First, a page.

Esophageal proximity can be monitored to guide locations of ablation to help minimize risk of esophageal damage. The entire length of the esophagus that is contiguous with the left atrial posterior wall can be visualized with intra left atrial ICE to monitor ablation delivery and power titration.8 Figure 10A shows the typical location of the esophagus during an atrial fibrillation ablation. Ablation over the esophagus is avoided or power is titrated to minimize risk of esophageal damage. Endocardial thrombi or coagulum can be detected using radial ICE, as shown in Figure 10B. Left atrial damage can also be monitored using radial ICE. Figure 10C shows an unusual case of a tear or rent in the endocardium discovered during an atrial fibrillation ablation. However, radial ICE is not the ideal imaging modality to evaluate for pericardial effusions, given its limited far-field resolution. Figure 10D shows the pericardial space in view when an intra left ventricular ICE position is utilized. 

Electroanatomic Correlates 

Radial ICE can be used to obtain especially informative electroanatomic correlations, and has been described extensively during atrial fibrillation ablations.6 Aside from guiding the localization of pulmonary vein potentials during intra left atrial ICE-guided procedures (shown in Figures 7 and 8), there are several instances in which radial ICE-facilitated electroanatomic correlates can discern situations where additional ablation is not necessary during atrial fibrillation ablations; such situations include far-field EGMs and potentials derived from myocardium outside the region of ablation interest. The left atrial appendage is often located quite close to the left superior pulmonary vein, and left atrial appendage far-field electrograms can be confused with pulmonary vein potentials if this is not suspected based upon electroanatomic correlation. Figure 11A depicts the radial ICE catheter positioned in the left upper pulmonary vein (adjacent to the left atrial appendage). Figure 11B shows the intracardiac electrograms (EGMs) recorded in the left upper PV (darker, smaller amplitude) and LAA (lighter, larger amplitude); the LUPV signal appears to be a low-pass filtered version of the LAA signal.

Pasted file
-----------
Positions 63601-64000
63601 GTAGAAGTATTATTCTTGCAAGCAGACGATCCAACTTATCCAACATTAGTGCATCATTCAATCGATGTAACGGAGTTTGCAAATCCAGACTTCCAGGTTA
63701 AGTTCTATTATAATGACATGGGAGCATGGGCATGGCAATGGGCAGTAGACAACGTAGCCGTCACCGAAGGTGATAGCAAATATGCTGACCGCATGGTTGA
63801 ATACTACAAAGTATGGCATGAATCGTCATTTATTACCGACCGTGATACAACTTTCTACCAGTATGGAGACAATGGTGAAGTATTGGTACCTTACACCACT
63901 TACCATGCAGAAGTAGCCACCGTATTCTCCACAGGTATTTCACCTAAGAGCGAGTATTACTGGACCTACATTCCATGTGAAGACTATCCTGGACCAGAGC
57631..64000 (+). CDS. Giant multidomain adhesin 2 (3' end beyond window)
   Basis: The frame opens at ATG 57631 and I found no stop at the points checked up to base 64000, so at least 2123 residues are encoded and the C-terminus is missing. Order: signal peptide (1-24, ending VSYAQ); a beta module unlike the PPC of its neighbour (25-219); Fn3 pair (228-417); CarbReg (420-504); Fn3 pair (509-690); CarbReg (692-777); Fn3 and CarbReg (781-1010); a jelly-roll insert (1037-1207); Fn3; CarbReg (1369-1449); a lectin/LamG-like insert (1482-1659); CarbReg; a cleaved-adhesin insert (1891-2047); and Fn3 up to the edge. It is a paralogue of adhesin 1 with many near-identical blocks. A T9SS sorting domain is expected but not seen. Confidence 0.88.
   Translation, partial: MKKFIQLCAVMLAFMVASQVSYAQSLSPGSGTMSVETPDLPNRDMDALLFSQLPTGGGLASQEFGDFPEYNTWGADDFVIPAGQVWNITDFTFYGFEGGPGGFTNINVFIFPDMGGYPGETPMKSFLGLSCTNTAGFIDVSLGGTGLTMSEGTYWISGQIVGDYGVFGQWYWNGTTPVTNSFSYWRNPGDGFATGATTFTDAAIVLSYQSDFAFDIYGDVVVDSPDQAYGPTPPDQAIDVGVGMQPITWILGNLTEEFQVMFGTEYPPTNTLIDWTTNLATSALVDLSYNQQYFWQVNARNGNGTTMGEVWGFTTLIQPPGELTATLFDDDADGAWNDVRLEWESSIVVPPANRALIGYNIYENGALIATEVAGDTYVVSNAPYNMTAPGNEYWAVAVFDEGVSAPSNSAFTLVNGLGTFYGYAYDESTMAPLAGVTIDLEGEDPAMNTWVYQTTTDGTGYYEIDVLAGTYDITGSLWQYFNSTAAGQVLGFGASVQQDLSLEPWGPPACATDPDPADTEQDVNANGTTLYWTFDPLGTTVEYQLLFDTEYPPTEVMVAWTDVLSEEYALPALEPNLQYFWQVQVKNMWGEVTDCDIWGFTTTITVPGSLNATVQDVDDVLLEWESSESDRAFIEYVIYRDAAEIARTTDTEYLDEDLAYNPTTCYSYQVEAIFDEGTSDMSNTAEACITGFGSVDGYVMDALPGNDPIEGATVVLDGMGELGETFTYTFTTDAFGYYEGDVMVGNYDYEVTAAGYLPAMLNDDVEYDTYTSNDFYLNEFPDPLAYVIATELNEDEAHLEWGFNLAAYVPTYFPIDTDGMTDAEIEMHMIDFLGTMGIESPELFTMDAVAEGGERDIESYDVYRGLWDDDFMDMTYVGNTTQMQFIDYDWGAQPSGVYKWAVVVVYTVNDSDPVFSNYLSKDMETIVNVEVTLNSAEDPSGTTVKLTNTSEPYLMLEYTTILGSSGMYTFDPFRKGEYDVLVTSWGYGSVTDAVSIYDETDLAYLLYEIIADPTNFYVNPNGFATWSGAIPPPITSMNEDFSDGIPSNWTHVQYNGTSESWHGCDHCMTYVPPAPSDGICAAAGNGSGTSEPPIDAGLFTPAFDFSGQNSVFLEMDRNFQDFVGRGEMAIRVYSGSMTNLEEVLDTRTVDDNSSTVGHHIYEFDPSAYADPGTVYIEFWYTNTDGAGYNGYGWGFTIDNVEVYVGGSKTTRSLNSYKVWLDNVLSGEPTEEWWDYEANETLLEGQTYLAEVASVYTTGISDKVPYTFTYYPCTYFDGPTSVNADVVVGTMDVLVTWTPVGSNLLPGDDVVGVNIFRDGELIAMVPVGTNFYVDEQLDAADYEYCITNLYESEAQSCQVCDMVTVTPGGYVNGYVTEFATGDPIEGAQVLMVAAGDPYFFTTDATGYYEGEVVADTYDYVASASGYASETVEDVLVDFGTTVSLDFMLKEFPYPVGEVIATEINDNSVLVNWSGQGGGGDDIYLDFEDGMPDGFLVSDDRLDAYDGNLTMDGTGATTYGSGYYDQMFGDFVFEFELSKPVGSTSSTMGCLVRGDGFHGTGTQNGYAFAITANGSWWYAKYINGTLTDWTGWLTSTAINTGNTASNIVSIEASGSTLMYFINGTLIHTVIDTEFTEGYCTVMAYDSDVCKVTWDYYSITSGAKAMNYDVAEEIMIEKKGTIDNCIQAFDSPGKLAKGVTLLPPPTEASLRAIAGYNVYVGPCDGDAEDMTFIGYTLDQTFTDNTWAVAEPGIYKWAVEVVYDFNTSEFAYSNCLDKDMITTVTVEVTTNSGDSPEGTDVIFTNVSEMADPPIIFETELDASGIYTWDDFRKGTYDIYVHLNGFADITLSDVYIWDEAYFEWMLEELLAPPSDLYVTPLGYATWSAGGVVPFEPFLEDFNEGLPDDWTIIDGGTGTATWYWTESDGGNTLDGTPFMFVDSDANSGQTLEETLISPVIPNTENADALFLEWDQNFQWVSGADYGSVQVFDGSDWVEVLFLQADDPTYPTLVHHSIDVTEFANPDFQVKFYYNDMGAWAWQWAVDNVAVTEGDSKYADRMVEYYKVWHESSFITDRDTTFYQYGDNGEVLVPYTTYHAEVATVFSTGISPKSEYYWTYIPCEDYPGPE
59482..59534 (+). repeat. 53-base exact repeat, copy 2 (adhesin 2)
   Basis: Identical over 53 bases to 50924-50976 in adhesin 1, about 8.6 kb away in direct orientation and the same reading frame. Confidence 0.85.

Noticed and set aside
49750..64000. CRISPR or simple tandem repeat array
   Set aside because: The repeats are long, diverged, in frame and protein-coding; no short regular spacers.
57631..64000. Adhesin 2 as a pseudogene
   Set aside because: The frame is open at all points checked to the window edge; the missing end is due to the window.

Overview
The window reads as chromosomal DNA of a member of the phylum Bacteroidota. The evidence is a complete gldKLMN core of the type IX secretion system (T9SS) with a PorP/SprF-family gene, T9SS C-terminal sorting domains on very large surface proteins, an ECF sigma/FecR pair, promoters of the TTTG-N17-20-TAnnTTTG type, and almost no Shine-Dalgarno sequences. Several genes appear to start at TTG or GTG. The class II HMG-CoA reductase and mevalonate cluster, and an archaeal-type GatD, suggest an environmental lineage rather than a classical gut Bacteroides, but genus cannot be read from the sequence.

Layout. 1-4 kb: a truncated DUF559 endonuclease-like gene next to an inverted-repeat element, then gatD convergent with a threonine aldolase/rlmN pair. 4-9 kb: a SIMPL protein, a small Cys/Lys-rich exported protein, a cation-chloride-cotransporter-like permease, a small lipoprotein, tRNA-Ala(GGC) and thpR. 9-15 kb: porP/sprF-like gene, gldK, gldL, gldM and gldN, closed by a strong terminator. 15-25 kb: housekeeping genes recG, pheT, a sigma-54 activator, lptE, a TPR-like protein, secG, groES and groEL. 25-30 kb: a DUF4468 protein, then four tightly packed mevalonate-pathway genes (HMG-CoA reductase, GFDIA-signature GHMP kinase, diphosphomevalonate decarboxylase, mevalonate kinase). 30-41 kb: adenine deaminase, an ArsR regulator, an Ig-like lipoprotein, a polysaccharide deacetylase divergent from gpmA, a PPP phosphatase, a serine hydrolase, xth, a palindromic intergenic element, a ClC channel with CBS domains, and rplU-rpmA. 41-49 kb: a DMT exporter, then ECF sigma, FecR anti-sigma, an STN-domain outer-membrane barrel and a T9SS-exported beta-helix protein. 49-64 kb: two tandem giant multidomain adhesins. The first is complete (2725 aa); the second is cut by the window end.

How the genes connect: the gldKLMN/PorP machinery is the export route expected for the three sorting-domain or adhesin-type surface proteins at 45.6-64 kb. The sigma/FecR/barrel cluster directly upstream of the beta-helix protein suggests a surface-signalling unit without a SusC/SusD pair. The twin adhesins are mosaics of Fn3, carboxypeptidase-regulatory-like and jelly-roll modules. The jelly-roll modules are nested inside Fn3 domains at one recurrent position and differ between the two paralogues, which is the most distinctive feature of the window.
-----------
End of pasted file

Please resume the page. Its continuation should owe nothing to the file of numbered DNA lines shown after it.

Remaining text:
One can also see potentials derived from contiguous myocardium outside the region subtended by catheter ablation of atrial fibrillation.6,7 These potentials may be located near the LA roof in the region of Waterston’s groove, proximal to Bachmann’s bundle and superior caval musculature. For example, distinct EGMs can be recorded from within the right superior pulmonary vein that may look like, but do not represent, latent PV potentials.

Figure 12 shows the typical radial ICE view when positioned in the right upper pulmonary vein. There are two distinct EGMs recorded; the earlier signal ~28 msec after the onset of the surface P wave, and the later signal ~70 msec after the onset of the surface P wave. The later signal represents a true pulmonary vein potential that is successfully ablated, and the earlier signal remains after the ablation; we surmise (though cannot prove) this represents Bachmann’s bundle potential. This signal can often be seen in the right upper pulmonary vein <30 msec after the onset of the surface P wave, and its presence does not reflect residual PV potentials. Bachmann’s bundle (also called the interauricular band) has a myoarchitecture that displays parallel alignment of fibers along distinct muscle bundles.9 Bachmann’s bundle extends from the SVC, crossing the interatrial groove, and passes leftward in the left atrium.  


Intracardiac radial ICE can provide detailed anatomy, guide catheter ablation, enhance procedural safety, and facilitate ablative strategies; it is readily available but generally underutilized. Furthermore, ICE has utility for reducing fluoroscopy times by rendering the operator less dependent upon traditional fluoroscopic monitoring of catheter movement and position.5,10,11 Radial intracardiac echo offers 360º views of cardiac anatomy not commonly encountered with traditional phased-array catheters or even transthoracic/transesophageal echo, though it offers comprehensive utility in guiding EP procedures.

Disclosures: The authors report no conflicts of interest regarding the content herein. Outside the submitted work, Dr. Williams reports consultancy with Advanced Cardiac Life Sciences, LLC, and reports that he provides consultancy services to the device industry including Boston Scientific. Outside the submitted work, Dr. Chandhok reports payment for a Fellows Teaching Program by Boston Scientific.